Appelsbosch outdoor gym launch: KZN Health MEC says physical exercise and good diet can help you live healthier and longer

07 February 2018

KWAZULU-Natal Health MEC Dr Sibongiseni Dhlomo has once again urged the public to help lower the burden of disease in the province by eating well and getting into the habit of engaging in regular physical exercise.

Speaking at the official opening of a newly-built outdoor gym at Appelsbosch yesterday (06 February 2018), MEC Dhlomo said the adoption of healthy lifestyles is the only solution to halting the prevalence of non-communicable diseases such as hypertension, diabetes, high blood pressure and some cancers,which has reached epidemic proportions.

The outdoor gym is a sponsorship from the South African Sugar Association. It consists of exercising and body-building equipment, as well as a children’s play area, and cost R260 000 to build.

“A healthy lifestyle is a way of living that lowers the risk of being seriously ill or dying early. Not all diseases are preventable, but a large proportion of deaths, particularly those from coronary heart disease and lung cancer, can be avoided. Scientific studies have identified certain types of behaviour that contribute to the development of non-communicable diseases and early death. Health is not just about avoiding disease. It is also about physical, mental and social wellbeing. When a healthy lifestyle is adopted, a more positive role model is provided for other people in the family, particularly children.”

KwaZulu-Natal, like other provinces, is buckling under a quadruple burden of diseases made up of HIV, AIDS and TB; the high rates of maternal and child mortality (often due to teenage pregnancy); non-communicable diseases (such as cancer, diabetes, obesity, hypertension) and violence and injuries.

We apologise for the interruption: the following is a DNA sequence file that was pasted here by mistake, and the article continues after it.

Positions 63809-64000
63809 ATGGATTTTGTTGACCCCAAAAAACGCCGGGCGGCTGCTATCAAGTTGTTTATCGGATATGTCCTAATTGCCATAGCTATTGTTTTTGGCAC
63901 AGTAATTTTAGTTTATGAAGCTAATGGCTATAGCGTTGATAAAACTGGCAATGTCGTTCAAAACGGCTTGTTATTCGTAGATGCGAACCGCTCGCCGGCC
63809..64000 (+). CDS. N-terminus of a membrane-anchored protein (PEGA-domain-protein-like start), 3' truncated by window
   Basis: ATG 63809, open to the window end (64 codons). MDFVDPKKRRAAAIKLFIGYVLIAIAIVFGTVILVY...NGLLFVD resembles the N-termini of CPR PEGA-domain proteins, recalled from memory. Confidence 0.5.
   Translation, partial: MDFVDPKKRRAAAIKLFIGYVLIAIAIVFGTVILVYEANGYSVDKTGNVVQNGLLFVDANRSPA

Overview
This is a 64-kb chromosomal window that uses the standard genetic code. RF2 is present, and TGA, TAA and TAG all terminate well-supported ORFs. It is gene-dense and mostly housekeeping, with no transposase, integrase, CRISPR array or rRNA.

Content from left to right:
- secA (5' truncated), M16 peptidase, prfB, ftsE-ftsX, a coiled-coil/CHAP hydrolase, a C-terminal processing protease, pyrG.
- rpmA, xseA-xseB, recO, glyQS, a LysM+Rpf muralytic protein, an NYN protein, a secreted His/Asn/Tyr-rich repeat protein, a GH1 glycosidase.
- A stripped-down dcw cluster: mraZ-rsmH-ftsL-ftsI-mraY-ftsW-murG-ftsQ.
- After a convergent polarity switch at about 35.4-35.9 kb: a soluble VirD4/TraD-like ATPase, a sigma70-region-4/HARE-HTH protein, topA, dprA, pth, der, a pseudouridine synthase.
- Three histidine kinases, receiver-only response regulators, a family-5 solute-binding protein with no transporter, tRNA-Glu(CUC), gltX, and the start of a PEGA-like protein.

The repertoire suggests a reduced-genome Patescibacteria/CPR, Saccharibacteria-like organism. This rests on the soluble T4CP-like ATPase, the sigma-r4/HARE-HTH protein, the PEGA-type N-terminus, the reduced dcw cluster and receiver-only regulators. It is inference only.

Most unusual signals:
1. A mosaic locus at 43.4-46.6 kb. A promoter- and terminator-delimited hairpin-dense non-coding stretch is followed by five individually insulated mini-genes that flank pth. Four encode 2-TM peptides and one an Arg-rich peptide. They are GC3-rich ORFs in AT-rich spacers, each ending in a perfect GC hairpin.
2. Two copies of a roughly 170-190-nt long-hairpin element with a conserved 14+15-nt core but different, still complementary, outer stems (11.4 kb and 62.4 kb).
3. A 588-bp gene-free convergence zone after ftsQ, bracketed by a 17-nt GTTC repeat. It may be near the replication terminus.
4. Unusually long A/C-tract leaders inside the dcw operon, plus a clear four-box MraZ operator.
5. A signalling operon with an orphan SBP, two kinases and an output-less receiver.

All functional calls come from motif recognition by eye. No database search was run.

Factors that contribute to this situation include the sedentary lifestyles that many people lead; poor health choices that they make, such as having unprotected sex, engaging in substance abuse; and unhealthy dietary habits.

"We encourage people to take charge of their own health and be aware of the warning signs pointing to possible health risks. While the Department can provide preventative health care, it is ultimately the people who must embrace the measures introduced"he said.

MEC Dhlomo told a large group of people gathered at the launch that following a healthy diet is just as important.

"People are urged to get used to eating boiled food, fruits and vegetables. Everything you eat has a bearing on your health. Lower your intake of oily food. The body only needs a particular amount of food. Don't eat more than you need to. You don't become fat by mistake. It's a choice you make, whereby you eat more than you need to, and then not exercise. Get used to regular physical exercise.

MEC Dhlomo urged the community to be aware of risk factors such as smoking, drinking, taking drugs, high blood pressure, high cholesterol, obesity and stress.

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This page last edited on 08 February, 2018

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